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The Goldman Sachs lawsuit brought some fear back to Wall Street and sparked a sharp 1.5% sell-off today.  The week will go out flat after being up almost 2% through the first four days.  This is the 7th straight week without a loss.  The declines came on heavy volume and broad selling with 4 stocks falling for every 1 rising.

All in all, the market is still in the middle of an incredible rally and investors were willing to buy into today’s morning sell-off.  Stocks are up 9 of the last 11 sessions and today’s downside put a minor dent in the powerful surge since the February low.  The primary fears were sparked over the potential for more lawsuits and potentially damaging regulatory changes.

By Daily Futures:

U.S. Economy – SEC Charges Goldman Sachs With Fraud
The Securities Exchange Commission charged Goldman Sachs with securities fraud in a civil suit related to subprime mortgage securities (see article). Today’s news rattled investors and triggered some selling in the stock and commodities markets.

The U.S. Census Bureau said that housing starts were at an annual rate of 626,000 in March, up 1.6% from February and more than expected. Building permits were up 7.5% in March, also more than expected. July lumber closed up its $10 daily limit at a new contract high of $325.60.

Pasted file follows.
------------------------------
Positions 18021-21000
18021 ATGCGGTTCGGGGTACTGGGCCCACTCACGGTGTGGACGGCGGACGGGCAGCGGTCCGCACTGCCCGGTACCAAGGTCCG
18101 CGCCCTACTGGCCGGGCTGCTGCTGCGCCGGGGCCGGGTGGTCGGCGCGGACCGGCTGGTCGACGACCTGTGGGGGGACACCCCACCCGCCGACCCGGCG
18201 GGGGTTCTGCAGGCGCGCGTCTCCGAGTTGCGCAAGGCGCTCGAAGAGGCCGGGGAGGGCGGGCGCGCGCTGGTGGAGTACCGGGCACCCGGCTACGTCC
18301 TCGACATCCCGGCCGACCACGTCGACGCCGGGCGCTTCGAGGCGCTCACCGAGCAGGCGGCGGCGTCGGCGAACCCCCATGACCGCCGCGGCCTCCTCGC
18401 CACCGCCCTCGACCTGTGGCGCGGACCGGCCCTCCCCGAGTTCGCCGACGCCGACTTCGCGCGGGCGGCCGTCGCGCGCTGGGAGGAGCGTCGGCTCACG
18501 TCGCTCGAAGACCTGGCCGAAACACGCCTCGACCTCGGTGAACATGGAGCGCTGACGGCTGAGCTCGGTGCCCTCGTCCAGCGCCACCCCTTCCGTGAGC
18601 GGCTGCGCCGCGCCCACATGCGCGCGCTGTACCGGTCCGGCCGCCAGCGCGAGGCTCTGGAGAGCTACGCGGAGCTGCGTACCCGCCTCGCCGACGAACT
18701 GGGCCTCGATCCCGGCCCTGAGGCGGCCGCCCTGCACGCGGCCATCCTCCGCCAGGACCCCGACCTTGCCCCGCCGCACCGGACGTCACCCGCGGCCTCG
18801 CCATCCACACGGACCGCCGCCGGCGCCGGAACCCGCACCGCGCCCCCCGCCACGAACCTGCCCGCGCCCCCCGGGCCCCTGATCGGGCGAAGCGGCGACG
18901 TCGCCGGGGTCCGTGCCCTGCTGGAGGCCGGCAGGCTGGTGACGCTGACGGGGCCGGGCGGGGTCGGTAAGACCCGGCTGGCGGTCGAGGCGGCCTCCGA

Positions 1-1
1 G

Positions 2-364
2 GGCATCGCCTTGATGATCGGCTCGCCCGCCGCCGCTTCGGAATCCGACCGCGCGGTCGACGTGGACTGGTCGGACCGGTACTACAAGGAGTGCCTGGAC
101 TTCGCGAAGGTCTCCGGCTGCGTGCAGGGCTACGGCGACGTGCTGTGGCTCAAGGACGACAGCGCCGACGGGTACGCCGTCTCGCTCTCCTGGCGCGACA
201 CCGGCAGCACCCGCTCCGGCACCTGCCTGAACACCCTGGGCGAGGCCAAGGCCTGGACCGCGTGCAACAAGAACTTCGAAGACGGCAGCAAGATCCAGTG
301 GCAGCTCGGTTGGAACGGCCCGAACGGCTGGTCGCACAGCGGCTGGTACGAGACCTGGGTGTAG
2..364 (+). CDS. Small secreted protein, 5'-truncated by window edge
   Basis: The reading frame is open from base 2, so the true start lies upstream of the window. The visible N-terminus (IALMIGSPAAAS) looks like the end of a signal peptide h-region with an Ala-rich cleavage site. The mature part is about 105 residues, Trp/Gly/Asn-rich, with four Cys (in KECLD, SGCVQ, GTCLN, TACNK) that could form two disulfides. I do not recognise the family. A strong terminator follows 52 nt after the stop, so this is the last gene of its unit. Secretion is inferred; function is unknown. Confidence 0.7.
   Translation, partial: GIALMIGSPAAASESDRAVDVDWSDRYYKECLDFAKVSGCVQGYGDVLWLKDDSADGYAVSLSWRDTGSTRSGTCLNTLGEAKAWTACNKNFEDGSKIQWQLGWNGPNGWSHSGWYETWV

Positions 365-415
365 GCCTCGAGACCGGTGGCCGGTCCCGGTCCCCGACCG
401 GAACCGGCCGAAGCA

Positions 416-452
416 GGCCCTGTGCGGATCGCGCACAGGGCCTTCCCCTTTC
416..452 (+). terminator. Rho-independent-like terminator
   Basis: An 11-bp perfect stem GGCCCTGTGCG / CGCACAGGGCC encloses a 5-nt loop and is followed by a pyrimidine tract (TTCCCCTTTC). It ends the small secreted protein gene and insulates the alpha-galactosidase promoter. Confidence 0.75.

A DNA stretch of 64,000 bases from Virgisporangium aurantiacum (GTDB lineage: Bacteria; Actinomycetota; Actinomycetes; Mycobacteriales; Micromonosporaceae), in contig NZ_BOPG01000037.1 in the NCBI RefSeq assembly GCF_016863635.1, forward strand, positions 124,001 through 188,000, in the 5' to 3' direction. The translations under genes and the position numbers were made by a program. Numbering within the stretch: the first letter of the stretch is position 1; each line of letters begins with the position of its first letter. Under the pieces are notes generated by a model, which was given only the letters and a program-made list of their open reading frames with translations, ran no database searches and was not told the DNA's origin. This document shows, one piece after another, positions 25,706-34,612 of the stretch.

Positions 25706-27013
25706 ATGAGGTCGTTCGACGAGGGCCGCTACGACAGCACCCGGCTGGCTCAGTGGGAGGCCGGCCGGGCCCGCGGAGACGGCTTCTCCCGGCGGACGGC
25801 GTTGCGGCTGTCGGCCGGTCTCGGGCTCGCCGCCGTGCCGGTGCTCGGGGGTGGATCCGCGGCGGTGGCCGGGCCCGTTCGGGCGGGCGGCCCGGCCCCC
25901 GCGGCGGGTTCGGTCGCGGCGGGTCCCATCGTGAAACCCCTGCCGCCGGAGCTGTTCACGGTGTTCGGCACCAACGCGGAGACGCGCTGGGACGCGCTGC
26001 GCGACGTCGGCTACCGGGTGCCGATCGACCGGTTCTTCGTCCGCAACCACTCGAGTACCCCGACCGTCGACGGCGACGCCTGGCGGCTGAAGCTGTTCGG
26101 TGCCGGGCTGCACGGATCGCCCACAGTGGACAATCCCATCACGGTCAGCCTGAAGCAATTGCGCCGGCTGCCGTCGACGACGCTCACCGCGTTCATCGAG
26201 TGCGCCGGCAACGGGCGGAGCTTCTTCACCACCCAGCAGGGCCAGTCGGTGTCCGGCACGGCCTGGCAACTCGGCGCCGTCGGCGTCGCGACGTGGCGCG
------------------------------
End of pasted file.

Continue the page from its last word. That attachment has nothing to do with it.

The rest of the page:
The University of Michigan said that its consumer sentiment index fell from 73.6 to 69.5 in April. The June 2011 eurodollars jumped up .105 to a new contract high at 98.62, helped by a flight to safety after the news about Goldman Sachs.

Grains and Cotton
Rain is falling over the winter wheat states of Kansas, Oklahoma, and Texas today. Wet areas in Missouri and Illinois are also getting rain. July wheat closed up 7.25 cents at $5.00, blamed on short-covering in spite of today’s higher U.S. dollar.

In spite of today’s lower stock market performance, cattle and hog prices held up relatively well. June cattle ended up .35 at 94.65 and June hogs were up .07 at 86.15.

After the close, the USDA estimated this week’s beef production at 480.5 million pounds, up 2.5% from a year ago. Pork production was estimated at 414.3 million pounds, down 4.9% from a year ago.

The National Confectioners Cocoa Association said late yesterday that North American cocoa grindings totaled 116,122 tons in the first quarter of 2010, up 16% from a year ago and better than expected. July cocoa jumped up $98 to $2,988.

Coffee prices continue to disappoint many like the International Coffee Organization that have been hoping for higher prices. July coffee fell 2.60 cents to $1.3080, the lowest close in seven months.

June gold dropped $23.40 to $1,136.90, troubled by ongoing concerns about Greece and today’s news that the SEC is going after Goldman Sachs.

Eurostat said that consumer prices in the EU-27 were up 1.9% in March from a year ago, more than expected. Also, European Finance Ministers met in Madrid and investors are watching to see if they will offer more support for Greece. The June euro closed down .0078 at $1.3498.

Statistics Canada said that manufacturing sales were up .1% in February and up 6.4% from a year ago to C$44.1 billion, weaker than expected. Also, new vehicle sales were up 8.1% in February. The June Canadian dollar fell 1.24 cents to 98.53, pressured by today’s sell-off in commodities.